Houston Mayor Annise Parker has thrown out a compromise plan to regulate payday and auto title lenders, instead promoting stricter measures to limit this type of financing. The city council will vote next month on the regulations, modeled on rules passed by other Texas cities that include Dallas, Austin, San Antonio, and El Paso -- although some of these measures have prompted lawsuits by payday lenders.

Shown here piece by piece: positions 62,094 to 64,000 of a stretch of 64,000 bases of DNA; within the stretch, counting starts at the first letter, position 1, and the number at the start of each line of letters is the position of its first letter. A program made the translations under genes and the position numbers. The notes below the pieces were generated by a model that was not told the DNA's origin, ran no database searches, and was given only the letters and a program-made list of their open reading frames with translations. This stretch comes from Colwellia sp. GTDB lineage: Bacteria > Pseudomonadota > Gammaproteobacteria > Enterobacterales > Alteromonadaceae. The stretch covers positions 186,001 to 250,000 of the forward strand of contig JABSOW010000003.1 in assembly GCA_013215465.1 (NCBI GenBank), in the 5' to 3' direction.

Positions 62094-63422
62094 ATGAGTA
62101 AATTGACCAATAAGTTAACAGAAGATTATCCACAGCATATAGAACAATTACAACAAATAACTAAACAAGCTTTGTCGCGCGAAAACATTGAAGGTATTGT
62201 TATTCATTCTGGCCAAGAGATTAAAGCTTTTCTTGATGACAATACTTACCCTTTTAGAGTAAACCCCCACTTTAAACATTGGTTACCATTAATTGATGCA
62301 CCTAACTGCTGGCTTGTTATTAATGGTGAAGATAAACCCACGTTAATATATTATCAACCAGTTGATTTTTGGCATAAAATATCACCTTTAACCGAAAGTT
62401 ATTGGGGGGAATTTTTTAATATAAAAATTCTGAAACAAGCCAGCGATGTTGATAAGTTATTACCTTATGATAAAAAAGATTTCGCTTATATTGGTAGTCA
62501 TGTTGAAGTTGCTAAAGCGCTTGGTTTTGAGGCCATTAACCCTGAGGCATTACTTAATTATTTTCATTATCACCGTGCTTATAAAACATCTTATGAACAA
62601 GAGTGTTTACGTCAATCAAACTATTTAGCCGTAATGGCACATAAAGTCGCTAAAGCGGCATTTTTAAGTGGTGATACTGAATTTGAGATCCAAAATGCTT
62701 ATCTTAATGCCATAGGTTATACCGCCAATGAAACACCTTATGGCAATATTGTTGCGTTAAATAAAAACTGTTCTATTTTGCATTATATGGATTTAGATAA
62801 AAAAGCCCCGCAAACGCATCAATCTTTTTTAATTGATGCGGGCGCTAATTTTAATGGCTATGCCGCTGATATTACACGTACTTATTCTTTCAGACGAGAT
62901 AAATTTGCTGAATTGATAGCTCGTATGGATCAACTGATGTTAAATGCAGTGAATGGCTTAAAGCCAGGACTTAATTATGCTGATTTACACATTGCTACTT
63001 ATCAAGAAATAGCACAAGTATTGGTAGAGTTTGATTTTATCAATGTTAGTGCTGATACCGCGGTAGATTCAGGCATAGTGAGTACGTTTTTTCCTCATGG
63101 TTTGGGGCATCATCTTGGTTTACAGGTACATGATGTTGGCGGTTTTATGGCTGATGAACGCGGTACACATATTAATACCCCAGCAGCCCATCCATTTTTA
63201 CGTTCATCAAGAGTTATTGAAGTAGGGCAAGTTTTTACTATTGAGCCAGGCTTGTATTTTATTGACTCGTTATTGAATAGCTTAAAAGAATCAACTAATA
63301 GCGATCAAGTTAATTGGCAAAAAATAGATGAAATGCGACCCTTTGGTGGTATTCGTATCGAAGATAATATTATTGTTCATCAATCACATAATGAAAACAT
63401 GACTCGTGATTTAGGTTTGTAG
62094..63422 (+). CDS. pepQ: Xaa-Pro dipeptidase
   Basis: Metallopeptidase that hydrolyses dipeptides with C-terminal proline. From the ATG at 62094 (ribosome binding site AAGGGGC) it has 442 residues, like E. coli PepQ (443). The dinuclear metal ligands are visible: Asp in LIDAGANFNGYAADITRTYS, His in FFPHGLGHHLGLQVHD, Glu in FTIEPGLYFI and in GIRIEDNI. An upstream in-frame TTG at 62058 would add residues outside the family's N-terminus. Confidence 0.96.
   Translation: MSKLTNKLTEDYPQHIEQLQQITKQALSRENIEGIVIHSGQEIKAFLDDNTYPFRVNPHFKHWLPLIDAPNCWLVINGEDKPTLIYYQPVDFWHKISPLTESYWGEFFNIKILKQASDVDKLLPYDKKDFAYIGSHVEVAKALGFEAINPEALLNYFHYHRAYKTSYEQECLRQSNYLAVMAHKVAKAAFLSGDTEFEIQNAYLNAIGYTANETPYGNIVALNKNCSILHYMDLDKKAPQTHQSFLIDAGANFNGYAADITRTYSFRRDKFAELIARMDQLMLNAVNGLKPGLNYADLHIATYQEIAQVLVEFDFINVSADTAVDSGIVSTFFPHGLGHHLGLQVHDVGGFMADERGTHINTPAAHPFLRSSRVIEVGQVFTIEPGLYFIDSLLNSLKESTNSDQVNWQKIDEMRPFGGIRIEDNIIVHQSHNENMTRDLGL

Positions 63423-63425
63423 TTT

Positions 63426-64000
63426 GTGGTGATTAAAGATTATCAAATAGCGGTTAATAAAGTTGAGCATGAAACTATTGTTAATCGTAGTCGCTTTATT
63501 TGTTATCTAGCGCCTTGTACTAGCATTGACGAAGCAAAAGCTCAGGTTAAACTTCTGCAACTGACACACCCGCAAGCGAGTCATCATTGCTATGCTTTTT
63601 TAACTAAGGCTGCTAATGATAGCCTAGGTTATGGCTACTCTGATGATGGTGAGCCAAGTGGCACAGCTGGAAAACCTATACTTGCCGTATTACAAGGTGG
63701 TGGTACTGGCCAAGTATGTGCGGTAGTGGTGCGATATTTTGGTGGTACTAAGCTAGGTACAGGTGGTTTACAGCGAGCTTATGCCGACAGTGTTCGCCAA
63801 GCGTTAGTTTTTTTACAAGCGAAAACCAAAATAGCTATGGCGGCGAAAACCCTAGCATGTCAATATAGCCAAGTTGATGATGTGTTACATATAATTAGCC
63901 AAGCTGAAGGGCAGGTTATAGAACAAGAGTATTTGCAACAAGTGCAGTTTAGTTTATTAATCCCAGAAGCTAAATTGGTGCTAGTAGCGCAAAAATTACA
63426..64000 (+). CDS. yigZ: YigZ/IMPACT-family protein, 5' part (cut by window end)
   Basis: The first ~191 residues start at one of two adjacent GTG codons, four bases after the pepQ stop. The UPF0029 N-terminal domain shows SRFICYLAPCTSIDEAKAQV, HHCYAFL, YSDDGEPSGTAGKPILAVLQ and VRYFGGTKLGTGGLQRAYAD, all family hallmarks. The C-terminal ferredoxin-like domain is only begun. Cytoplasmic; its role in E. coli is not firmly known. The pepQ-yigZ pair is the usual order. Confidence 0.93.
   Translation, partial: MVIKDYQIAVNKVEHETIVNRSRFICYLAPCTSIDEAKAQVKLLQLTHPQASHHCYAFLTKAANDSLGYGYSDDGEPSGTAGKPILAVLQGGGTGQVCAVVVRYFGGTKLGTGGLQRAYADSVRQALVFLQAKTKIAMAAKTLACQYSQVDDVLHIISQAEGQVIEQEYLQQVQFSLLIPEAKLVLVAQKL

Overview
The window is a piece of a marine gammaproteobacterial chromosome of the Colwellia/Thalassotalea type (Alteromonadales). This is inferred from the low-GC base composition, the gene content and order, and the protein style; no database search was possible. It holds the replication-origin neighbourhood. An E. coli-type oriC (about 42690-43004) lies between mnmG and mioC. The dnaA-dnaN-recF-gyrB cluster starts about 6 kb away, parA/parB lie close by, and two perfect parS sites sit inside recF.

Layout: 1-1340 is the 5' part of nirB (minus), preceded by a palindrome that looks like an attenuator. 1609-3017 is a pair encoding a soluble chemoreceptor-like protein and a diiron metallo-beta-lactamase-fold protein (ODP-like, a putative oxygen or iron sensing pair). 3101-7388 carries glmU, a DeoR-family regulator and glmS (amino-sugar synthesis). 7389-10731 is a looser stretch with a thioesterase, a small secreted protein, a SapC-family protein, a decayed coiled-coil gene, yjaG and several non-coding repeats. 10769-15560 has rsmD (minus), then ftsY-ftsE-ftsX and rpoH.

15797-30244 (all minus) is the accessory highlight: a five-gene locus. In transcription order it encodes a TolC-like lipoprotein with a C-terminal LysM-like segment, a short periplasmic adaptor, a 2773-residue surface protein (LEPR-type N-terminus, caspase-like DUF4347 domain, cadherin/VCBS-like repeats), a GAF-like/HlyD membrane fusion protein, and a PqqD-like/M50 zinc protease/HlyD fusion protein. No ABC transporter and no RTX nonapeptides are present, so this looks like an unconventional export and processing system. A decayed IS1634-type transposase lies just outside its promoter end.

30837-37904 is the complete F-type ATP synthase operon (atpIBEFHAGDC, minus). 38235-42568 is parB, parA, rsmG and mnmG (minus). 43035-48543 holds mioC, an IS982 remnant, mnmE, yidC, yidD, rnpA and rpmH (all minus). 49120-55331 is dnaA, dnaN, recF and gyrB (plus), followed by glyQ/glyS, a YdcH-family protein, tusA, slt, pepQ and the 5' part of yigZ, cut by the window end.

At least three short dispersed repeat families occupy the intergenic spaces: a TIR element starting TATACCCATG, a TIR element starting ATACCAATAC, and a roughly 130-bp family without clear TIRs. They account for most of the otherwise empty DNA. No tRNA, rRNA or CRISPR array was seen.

While the industry had pledged not to sue if Houston passed the compromise proposal negotiated earlier this year, Parker believes Texas cities must send a consistent message to lawmakers, who have not yet passed statewide payday lending restrictions. "This is not about making a reasonable profit," she said. "This is about preying on vulnerable human beings and making an obscene profit." Under the proposed ordinance, payday loans would be limited to 20 percent of a borrower's gross monthly income, down from 35 percent in the compromise proposal; and auto title loans would be capped at 70 percent of the car's value, or 3 percent of the borrower's gross annual income, narrowed 6 percent from the compromise plan. Single-payment payday loans could be refinanced no more than three times; and each installment, refinance, or rollover would need to drop the principal owed by at least 25 percent. Under the compromise proposal, the balance would have been required to fall by only 5 percent under those circumstances. In the 10-county Houston region, where about one-fourth of the 3,400 payday lenders in Texas are located, data show that payday borrowers refinance more and pay on time less than state averages.